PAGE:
"I don't have it on me," Parker said.
Surprised, the man said, "Well, no, you couldn't. It was about a truckload of cash, wasn't it?"
"Something like that."
The man looked downhill. The dogs couldn't be seen yet, but they could be heard, increasingly frantic and increasingly excited, held back by their handlers' lesser agility on the hill. "This could be your lucky day," he said, "and mine, too." Another sour face. "I could use one." Stooping to pick up his canvas sack, he said, "I'm hunting for the pot, that's what I'm doing. I have a car back here."
Parker followed him the short climb to the crest, where the trees were thinner but within a cluster of them a black Ford SUV was parked on a barely visible dirt road. "Old logging road," the man said, and opened the back cargo door of the SUV to put the rifle and sack inside. "I'd like it if you'd sit up front."
Parker got into the front passenger seat as the man came around the other side to get behind the wheel. The key was already in the ignition. He started the car and drove them at an angle down the wooded north slope, the road usually visible only because it was free of trees.
Driving, eyes on the dirt lane meandering downslope ahead of them, the man said, "I'm Tom Lindahl. You should give me something to call you."
"Ed," Parker decided.
"Do you have any weapons on you, Ed?"
"There's police roadblocks all around here."
"I know that."
"What I mean is, if you think you can jump me and steal my car, you wouldn't last more than ten minutes."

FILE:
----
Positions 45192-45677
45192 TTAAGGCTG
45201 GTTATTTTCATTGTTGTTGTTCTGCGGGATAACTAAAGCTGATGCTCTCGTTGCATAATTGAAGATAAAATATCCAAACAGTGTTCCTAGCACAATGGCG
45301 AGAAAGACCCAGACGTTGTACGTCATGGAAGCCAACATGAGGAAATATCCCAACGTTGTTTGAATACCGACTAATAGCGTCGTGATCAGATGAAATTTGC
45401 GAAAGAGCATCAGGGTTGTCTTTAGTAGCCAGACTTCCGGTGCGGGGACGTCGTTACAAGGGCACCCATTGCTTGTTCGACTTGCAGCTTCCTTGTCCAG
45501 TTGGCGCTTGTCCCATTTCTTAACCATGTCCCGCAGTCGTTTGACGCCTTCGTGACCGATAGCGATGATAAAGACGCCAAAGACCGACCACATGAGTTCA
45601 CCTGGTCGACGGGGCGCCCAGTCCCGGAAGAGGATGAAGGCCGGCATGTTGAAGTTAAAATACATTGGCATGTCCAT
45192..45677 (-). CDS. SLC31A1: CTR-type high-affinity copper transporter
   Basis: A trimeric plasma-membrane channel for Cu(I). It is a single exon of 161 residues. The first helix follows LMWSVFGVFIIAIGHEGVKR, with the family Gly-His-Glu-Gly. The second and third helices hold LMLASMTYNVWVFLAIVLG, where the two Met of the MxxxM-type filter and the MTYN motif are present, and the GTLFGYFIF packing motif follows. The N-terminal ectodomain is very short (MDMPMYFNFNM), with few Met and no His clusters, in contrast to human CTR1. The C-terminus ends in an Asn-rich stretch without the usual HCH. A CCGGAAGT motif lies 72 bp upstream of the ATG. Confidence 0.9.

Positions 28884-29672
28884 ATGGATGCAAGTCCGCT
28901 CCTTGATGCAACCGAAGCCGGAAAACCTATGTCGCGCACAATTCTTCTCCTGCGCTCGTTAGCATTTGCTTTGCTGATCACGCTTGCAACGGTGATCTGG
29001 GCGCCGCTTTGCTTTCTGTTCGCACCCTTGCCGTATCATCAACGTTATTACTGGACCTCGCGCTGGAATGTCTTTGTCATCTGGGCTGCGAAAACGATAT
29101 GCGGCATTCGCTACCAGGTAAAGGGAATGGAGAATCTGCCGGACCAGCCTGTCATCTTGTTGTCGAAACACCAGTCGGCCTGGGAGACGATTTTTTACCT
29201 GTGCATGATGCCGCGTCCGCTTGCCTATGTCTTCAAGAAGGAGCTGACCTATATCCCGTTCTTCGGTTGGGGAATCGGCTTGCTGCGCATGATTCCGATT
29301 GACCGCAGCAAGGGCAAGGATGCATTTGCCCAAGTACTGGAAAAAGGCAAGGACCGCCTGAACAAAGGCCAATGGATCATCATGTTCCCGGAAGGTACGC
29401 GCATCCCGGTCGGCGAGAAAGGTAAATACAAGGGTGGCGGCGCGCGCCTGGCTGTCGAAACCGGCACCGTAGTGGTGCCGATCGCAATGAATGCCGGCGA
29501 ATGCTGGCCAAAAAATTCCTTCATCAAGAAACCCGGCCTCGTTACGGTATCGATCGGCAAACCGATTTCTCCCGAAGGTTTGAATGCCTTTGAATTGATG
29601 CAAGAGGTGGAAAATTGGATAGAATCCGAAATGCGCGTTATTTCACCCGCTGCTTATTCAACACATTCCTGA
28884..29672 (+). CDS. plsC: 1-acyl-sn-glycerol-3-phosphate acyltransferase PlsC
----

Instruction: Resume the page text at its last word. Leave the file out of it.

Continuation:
Parker said, "Can you get around the roadblocks?"
"It's only a few miles to my place," Lindahl said. "We won't run into anybody. I know these roads."
Parker looked past Lindahl's sour face, downslope to the left, and through the trees now he could just see a road, two-lane blacktop, below them and running parallel to them. A red pickup truck went by down there, the opposite way, uphill. Parker said, "Can they see us from the road, up in here?"
"They'll get to the top in a few minutes, with the dogs," Parker said. "They'll see this road, they'll figure I'm in a car."
"Soon we'll be home," Lindahl said, and unexpectedly laughed, a rusty sound as though he didn't do much laughing. "You're the reason I came out," he said.
"The TV's full of the robbery, all that money gone, I couldn't stand it any more. Those guys don't get slapped around, I thought. Those guys aren't afraid of their own shadow, they go out and do what has to be done. I got so mad at myself—I'll tell you right now, I'm a coward—I just had to come out with the gun awhile. Those two rabbits back there, I can use them, God knows, but I didn't really need them just yet. It was you brought me out."
Parker watched his profile. Now that he was talking, Lindahl seemed just a little less bitter. Whatever was bothering him, it must make it worse to hold it in.
Lindahl gave him a quick glance, his expression now almost merry. "And here you are," he said. "And up close, I got to tell you, you don't look like that much of a world-beater."
He steered left, dogwn a steep slope, and the logging road met the blacktop.
Tom Lindahl is one of life's losers especially to himself. He lives in an old converted garage, subsisting on Social Security and what he can hunt. He has staked out the mountain because he has a proposition for any armored car heister he might chance to meet.
There is the usual to-ing and fro-ing with ancillary characters, some of whom realize Lindahlhl and Parker are not on the up-and-up in their "old pal" ruse. Together they join a local Rod and Gun Club posse hunting the armored car bandits, creating further complications.